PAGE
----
Nonviolence in the Dharma Traditions

Hinduism, Jainism, and Buddhism

Authored by: Veena R. Howard

The Routledge Handbook of Pacifism and Nonviolence

Print publication date:  February  2018
Online publication date:  February  2018

Print ISBN: 9781138194663
eBook ISBN: 9781315638751
Adobe ISBN:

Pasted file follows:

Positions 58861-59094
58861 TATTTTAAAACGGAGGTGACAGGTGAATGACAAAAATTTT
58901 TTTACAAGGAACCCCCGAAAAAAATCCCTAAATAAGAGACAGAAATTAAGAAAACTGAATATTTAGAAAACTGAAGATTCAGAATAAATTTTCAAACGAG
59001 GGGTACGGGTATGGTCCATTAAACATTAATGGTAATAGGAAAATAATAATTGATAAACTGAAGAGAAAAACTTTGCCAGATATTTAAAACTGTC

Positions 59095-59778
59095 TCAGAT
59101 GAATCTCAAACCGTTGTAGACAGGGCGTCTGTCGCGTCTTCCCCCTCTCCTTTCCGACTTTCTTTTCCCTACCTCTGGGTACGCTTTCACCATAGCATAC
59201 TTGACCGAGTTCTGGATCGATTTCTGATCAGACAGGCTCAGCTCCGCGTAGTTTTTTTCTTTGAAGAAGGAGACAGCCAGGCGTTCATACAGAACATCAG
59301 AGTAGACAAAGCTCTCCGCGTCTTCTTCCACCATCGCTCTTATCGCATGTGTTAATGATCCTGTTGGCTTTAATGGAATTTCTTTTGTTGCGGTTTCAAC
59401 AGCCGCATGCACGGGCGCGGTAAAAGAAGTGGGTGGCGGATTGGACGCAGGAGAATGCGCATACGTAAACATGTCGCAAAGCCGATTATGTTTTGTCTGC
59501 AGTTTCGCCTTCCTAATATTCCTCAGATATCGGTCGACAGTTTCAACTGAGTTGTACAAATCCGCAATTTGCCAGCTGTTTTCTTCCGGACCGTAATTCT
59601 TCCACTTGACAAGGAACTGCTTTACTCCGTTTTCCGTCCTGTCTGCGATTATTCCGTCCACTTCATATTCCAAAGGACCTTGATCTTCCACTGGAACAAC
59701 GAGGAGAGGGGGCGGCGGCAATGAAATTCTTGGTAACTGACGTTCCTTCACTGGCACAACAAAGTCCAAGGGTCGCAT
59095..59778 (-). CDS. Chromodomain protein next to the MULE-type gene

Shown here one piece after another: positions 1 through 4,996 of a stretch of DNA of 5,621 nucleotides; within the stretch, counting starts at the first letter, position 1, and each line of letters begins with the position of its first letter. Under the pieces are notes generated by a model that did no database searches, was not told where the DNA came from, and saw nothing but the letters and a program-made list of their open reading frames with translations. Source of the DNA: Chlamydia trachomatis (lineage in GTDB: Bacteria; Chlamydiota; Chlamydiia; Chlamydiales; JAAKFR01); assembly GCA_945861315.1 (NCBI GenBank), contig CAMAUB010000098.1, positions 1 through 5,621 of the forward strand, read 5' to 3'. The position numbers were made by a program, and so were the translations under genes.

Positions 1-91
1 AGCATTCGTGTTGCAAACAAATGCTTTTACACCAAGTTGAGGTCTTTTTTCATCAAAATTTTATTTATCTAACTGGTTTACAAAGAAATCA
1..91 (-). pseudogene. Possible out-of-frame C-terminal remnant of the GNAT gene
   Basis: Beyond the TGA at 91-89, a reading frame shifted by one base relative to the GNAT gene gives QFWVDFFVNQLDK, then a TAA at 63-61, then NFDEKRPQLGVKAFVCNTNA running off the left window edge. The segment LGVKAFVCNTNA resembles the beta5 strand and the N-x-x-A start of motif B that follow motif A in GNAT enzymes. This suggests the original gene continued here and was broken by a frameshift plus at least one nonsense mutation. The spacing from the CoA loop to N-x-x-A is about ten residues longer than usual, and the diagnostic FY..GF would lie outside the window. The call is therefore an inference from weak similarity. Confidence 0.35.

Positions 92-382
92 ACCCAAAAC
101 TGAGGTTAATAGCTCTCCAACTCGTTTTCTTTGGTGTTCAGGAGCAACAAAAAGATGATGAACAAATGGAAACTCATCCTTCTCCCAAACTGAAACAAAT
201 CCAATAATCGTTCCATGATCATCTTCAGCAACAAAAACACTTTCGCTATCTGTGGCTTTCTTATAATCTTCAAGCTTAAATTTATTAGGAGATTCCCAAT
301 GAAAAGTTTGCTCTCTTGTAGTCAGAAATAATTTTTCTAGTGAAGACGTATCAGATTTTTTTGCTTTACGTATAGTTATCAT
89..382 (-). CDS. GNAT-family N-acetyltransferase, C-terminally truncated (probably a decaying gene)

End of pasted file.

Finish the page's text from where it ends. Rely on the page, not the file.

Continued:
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If one were asked to identify a single concept that is broadly shared among India’s various philosophical and religious texts and popular practice, it would be dharma. Dharma is derived from its Sanskrit root, dhr, meaning, “to hold,” “to support,” or “to sustain,” and it defies a single definition and a definite interpretation. The term is used most prevalently in Hindu, Jain, and Buddhist traditions (also known as Dharma traditions) to encompass ethics, law, duty, personal calling, and religion. Within the codes of dharma—morality and disciplines of Indic traditions—nonviolence (ahimsa) holds the essential and the primary place. The Hindu epic Mahabharata’s popular Sanskrit phrase ahimsa parmo dharma translates as “nonviolence is the greatest duty or virtue,” meaning it is the greatest duty of human beings to not harm any living being. The list of five essential disciplines, shared by Hinduism, Jainism, and Buddhism, includes nonviolence, truth, non-stealing, sexual control, and non-possession, with nonviolence preceding the other four disciplines in order and importance. The Hindu Yoga System’s five disciplines (yamas), namely nonviolence (ahimsa), truth (satya), non-stealing (achaurtya), control of the senses (brahmacharya), and non-possession (aparigraha), are identical with Jain Dharma’s five anuvratas or vows. Buddha Dharma’s Panc Sila, or five ethical precepts, contain a slight variation. In Buddhism four precepts are identical with the Jain and Hindu traditions, but Buddhism includes abstaining from intoxication instead of non-possession.

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